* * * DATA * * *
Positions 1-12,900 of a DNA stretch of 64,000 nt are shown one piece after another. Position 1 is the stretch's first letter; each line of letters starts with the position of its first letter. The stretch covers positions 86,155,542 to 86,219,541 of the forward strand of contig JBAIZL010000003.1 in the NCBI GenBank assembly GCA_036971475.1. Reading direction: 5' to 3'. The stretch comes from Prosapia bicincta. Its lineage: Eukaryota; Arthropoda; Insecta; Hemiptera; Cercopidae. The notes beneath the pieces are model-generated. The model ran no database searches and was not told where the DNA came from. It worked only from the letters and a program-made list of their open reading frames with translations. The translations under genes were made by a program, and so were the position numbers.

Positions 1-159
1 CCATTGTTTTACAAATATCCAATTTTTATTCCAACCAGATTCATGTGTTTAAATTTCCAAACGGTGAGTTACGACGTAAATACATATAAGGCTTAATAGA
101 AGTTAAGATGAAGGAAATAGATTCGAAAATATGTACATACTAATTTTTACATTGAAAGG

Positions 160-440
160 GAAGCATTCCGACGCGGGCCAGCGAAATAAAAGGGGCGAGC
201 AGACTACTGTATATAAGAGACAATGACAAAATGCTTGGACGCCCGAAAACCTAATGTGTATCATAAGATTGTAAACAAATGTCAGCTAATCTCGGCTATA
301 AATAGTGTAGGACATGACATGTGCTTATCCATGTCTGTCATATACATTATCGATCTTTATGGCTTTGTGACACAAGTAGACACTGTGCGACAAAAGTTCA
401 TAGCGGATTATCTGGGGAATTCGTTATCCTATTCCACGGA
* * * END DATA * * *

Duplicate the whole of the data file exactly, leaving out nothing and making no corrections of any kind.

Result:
Positions 1-12,900 of a DNA stretch of 64,000 nt are shown one piece after another. Position 1 is the stretch's first letter; each line of letters starts with the position of its first letter. The stretch covers positions 86,155,542 to 86,219,541 of the forward strand of contig JBAIZL010000003.1 in the NCBI GenBank assembly GCA_036971475.1. Reading direction: 5' to 3'. The stretch comes from Prosapia bicincta. Its lineage: Eukaryota; Arthropoda; Insecta; Hemiptera; Cercopidae. The notes beneath the pieces are model-generated. The model ran no database searches and was not told where the DNA came from. It worked only from the letters and a program-made list of their open reading frames with translations. The translations under genes were made by a program, and so were the position numbers.

Positions 1-159
1 CCATTGTTTTACAAATATCCAATTTTTATTCCAACCAGATTCATGTGTTTAAATTTCCAAACGGTGAGTTACGACGTAAATACATATAAGGCTTAATAGA
101 AGTTAAGATGAAGGAAATAGATTCGAAAATATGTACATACTAATTTTTACATTGAAAGG

Positions 160-440
160 GAAGCATTCCGACGCGGGCCAGCGAAATAAAAGGGGCGAGC
201 AGACTACTGTATATAAGAGACAATGACAAAATGCTTGGACGCCCGAAAACCTAATGTGTATCATAAGATTGTAAACAAATGTCAGCTAATCTCGGCTATA
301 AATAGTGTAGGACATGACATGTGCTTATCCATGTCTGTCATATACATTATCGATCTTTATGGCTTTGTGACACAAGTAGACACTGTGCGACAAAAGTTCA
401 TAGCGGATTATCTGGGGAATTCGTTATCCTATTCCACGGA